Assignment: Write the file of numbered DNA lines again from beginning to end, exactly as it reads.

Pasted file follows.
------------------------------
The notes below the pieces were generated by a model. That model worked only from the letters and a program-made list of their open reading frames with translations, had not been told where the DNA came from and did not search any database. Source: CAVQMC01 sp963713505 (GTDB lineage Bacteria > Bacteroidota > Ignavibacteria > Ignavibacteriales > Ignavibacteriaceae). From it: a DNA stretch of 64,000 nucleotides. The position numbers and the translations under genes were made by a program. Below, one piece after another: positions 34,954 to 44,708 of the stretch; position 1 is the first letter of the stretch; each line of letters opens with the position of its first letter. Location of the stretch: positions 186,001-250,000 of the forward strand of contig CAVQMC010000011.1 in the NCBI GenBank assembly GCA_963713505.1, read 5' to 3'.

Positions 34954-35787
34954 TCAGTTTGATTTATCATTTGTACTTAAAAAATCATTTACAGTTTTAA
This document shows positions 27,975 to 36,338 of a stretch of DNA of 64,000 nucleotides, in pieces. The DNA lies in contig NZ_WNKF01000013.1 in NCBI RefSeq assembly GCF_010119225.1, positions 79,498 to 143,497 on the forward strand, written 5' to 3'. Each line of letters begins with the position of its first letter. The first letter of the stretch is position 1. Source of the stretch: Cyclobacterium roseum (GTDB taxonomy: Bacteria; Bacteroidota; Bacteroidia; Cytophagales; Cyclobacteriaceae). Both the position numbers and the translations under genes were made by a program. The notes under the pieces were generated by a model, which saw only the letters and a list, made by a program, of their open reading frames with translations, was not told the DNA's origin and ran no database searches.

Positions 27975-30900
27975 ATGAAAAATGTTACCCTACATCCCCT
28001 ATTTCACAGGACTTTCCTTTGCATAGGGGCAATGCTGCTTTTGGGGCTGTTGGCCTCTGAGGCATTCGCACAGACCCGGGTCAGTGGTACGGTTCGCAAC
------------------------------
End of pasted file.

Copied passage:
The notes below the pieces were generated by a model. That model worked only from the letters and a program-made list of their open reading frames with translations, had not been told where the DNA came from and did not search any database. Source: CAVQMC01 sp963713505 (GTDB lineage Bacteria > Bacteroidota > Ignavibacteria > Ignavibacteriales > Ignavibacteriaceae). From it: a DNA stretch of 64,000 nucleotides. The position numbers and the translations under genes were made by a program. Below, one piece after another: positions 34,954 to 44,708 of the stretch; position 1 is the first letter of the stretch; each line of letters opens with the position of its first letter. Location of the stretch: positions 186,001-250,000 of the forward strand of contig CAVQMC010000011.1 in the NCBI GenBank assembly GCA_963713505.1, read 5' to 3'.

Positions 34954-35787
34954 TCAGTTTGATTTATCATTTGTACTTAAAAAATCATTTACAGTTTTAA
This document shows positions 27,975 to 36,338 of a stretch of DNA of 64,000 nucleotides, in pieces. The DNA lies in contig NZ_WNKF01000013.1 in NCBI RefSeq assembly GCF_010119225.1, positions 79,498 to 143,497 on the forward strand, written 5' to 3'. Each line of letters begins with the position of its first letter. The first letter of the stretch is position 1. Source of the stretch: Cyclobacterium roseum (GTDB taxonomy: Bacteria; Bacteroidota; Bacteroidia; Cytophagales; Cyclobacteriaceae). Both the position numbers and the translations under genes were made by a program. The notes under the pieces were generated by a model, which saw only the letters and a list, made by a program, of their open reading frames with translations, was not told the DNA's origin and ran no database searches.

Positions 27975-30900
27975 ATGAAAAATGTTACCCTACATCCCCT
28001 ATTTCACAGGACTTTCCTTTGCATAGGGGCAATGCTGCTTTTGGGGCTGTTGGCCTCTGAGGCATTCGCACAGACCCGGGTCAGTGGTACGGTTCGCAAC